Turn off Delph Lane at Stang Yale, walking up the driveway towards the house. Turn left up the track which leads to the open moors. Follow this track as it makes its way up the hillside, running close to the moorside wall above Fell Plantation.
Continue along the track past the end of the plantation on to the slopes of Hazelhurst Fell. Enjoy the views south towards Beacon Fell and Parlick.
When the start of Coolam Wood lies directly to your south, look for the little path heading up the hill to the left. This leads almost directly to the trig point at the hill top.
2. 3.5kms/ 2 ¼ miles
Retrace your steps from the trig point to pick up the shooting track again. Turn left, and stay on it as it loses height to cross Clough Heads Brook. The track now climbs again, meeting another estate track coming in from the direction of Hazelhurst. Once more follow the track up, heading around the high ground of Winny Bank.
Shortly beyond here, look for the little sign which will point you in the direction of Fiendsdale. A series of unpainted stones mark the line you need to follow but there is no obvious path and the ground is rough and peaty. This is an area of Bowland which was previously barred to the public, and it's easy to feel a pioneer at this point. Persevere through the peaty water channels and haggs and eventually you will arrive at the fence line near Fiendsdale Head.
3. 6.5kms/4 miles
The ladder stile at Fiendsdale Head marks an important crossroads for walkers. A footpath from Hazelhurst comes in from the right, continuing over the stile to head down Fiendsdale Water towards the Trough of Bowland. Ignore this path, however, and instead follow the line of the fence south-eastwards. There are boggy paths on both sides of the fence; arguably the one on the further side of the fence makes marginally easier walking.
The fence leads in due course to a set of cairns , marking the highest point of Fair Snape Fell .
4. 8.2 kms/5 miles
Continue briefly alongside the fence, but leave it shortly to make for the large cairn a little lower down the hillside. The cairn is known as Paddy's Pole, and gives its name to an annual fell race from Chipping to Fair Snape and Parlick.
Between Paddy's Pole and the nearby OS trig point is a curious stone-built shelter made up of four cubicles: ideal for walkers who want to eat their sandwiches without having to make conversation with their neighbours.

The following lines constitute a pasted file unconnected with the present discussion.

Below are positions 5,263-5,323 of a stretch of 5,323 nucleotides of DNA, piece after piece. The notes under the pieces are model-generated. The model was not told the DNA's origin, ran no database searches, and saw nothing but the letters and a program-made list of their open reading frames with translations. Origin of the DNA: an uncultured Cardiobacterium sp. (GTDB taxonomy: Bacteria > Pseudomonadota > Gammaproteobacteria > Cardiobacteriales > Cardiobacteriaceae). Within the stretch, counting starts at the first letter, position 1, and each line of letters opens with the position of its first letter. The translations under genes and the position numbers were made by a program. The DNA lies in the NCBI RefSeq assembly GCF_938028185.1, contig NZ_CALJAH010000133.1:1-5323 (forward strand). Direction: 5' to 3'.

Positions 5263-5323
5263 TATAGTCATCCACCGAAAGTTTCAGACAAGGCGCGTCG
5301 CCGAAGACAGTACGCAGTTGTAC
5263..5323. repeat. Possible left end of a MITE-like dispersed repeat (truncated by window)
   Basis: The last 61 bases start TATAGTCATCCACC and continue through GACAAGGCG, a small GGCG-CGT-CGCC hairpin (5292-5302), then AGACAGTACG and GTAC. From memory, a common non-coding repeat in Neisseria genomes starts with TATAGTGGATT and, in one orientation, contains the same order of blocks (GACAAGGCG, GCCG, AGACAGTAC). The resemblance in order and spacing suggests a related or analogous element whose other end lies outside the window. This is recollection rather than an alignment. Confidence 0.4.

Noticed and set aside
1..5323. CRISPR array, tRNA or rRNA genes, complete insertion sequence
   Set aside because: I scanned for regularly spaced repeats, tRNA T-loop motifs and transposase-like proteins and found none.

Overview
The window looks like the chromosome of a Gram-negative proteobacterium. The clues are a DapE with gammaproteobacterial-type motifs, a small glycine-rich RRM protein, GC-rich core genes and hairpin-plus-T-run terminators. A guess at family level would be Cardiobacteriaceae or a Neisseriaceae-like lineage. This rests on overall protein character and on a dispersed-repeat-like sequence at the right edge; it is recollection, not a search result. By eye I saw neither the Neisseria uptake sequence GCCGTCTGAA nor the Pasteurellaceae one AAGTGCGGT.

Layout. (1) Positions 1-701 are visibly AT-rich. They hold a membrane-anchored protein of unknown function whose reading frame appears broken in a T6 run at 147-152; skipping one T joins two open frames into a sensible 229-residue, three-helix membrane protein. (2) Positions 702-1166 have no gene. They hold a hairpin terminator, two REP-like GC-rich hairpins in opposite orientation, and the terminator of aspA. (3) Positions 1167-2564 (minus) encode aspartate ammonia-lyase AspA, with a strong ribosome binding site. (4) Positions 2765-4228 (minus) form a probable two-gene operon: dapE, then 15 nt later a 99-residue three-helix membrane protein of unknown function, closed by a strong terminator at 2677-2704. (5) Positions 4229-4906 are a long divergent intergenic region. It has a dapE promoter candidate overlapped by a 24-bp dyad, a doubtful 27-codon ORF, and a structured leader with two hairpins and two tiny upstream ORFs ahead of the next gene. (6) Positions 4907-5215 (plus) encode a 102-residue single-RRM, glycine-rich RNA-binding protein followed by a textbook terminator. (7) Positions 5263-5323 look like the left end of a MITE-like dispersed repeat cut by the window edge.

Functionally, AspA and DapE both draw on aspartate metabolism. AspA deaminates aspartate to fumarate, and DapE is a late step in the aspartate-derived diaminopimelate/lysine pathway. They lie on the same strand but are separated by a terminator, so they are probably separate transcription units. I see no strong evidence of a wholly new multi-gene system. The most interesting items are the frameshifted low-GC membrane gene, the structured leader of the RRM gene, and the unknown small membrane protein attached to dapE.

5. 9 kms/5 2/3 miles
From Paddy's Pole, the walking is easier. Take the well-walked path which runs off across the grass towards Parlick. This is a pleasant stroll, with five views down to the valley of the little river Brock below. Parlick, however, can be a slight disappointment, as the summit is bisected by boundary fences.
6. 11.2 kms/7 miles
Now the descent begins. Drop down the hillside, making for the large farm of Blindhurst. Pass through the farmyard, and take the field footpath which runs north-westwards towards Bleasdale school. At the school, turn right to walk up to Bleasdale Church .
7. 14 kms/ 8 ¾ miles
A display board near the parish hall gives more information about Bleasdale's main claim to fame, the Bronze Age ‘circle' a little to the north-east.
Unless you're choosing to make the slight detour to visit the site, turn left at the church past Admarsh Barn and follow the field path towards Brooks Farm. The old packhorse bridge over the river Brock makes a pleasant place for a short rest. Continue to Brooks Barn, turning half-left at this point to cross in front of Bleasdale Tower and take the footpath to Broadgate and High Moor, eventually emerging on to Delph Lane near Delph car park.
The walk highlighted in this feature is taken from the book Forest of Bowland (with Pendle Hill and the West Pennine Moors) by Andrew Bibby, one of the guides in the Freedom to Roam series published by Frances Lincoln and the Ramblers' Association.